What a phenomenal experience. To think these structures are from the ancient world and constructed without machinery is baffling; especially given the size of each stone. Even though it is clearly marked not to climb the stones, many do. It can be quite treacherous. We saw a few injuries there. It's very hot. Once you assimilate yourself to that it gets easier.
Absolutely wear a hat or cap and plenty of sunscreen. Drink a LOT of water. The dry desert heat is brutal and can quickly dehydrate you. Be watchful for pickpockets here. There are huge crowds. Always keep an eye on your belongings. Don't give your camera or cell phone to anyone. They may run with it. We saw this happen more than once. Yet, many people ask to have their pictures taken. Lots of Bedouins and gypsies selling overpriced carved resin trinkets and souvenirs. If you are going to ride a camel, try to have your guide prearrange it. We did that. It was trouble free and it only cost a couple USD tip. One problem is getting people on the camel for a tour and then taking you out very far for a ransom price in order to get down from the camel. It's very high off the ground. If you say no, they make you get off and you have that long walk back. Don't let these things prevent you from going. It is truly a bucket list experience. Very awe inspiring to see this. As you approach by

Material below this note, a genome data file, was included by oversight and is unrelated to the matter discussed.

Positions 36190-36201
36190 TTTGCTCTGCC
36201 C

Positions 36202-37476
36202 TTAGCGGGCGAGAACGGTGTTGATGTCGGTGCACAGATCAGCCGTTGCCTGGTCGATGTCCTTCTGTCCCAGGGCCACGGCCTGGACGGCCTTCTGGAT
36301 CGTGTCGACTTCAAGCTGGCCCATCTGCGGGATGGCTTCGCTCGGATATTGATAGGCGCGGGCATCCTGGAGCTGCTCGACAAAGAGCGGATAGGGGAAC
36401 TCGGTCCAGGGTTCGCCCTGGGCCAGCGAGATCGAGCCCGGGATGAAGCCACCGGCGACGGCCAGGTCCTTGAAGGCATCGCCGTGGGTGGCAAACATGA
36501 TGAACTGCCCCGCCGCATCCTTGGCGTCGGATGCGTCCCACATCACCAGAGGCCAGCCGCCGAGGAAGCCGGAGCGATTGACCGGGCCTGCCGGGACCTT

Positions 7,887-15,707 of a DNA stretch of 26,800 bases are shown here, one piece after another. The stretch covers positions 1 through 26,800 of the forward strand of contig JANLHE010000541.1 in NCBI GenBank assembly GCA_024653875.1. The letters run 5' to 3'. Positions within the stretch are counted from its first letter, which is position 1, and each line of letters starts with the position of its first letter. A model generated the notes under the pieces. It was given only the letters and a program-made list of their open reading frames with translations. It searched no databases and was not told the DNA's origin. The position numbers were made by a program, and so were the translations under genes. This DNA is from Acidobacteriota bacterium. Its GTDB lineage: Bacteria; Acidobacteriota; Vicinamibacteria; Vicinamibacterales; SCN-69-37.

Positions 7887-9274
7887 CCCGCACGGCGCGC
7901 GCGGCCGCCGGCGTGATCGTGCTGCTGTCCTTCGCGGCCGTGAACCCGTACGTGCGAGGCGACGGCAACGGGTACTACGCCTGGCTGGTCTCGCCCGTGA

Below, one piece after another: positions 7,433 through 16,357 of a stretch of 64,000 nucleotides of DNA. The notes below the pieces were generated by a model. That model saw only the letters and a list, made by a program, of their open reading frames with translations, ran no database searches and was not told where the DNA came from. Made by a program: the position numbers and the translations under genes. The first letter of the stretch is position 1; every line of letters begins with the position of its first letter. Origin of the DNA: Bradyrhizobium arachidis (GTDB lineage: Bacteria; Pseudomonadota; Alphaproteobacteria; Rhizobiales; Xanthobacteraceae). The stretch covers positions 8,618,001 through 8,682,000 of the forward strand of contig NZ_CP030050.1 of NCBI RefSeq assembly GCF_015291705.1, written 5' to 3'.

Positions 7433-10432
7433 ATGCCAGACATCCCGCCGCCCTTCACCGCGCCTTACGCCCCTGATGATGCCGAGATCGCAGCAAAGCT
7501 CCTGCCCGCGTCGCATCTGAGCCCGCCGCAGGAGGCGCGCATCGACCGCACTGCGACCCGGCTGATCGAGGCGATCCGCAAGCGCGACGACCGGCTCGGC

plane, the area of Giza is brown and barren and dry and stands in direct contrast to the area closer to the Nile where it is more like a jungle with lush, tropical foliage. I loved seeing this.
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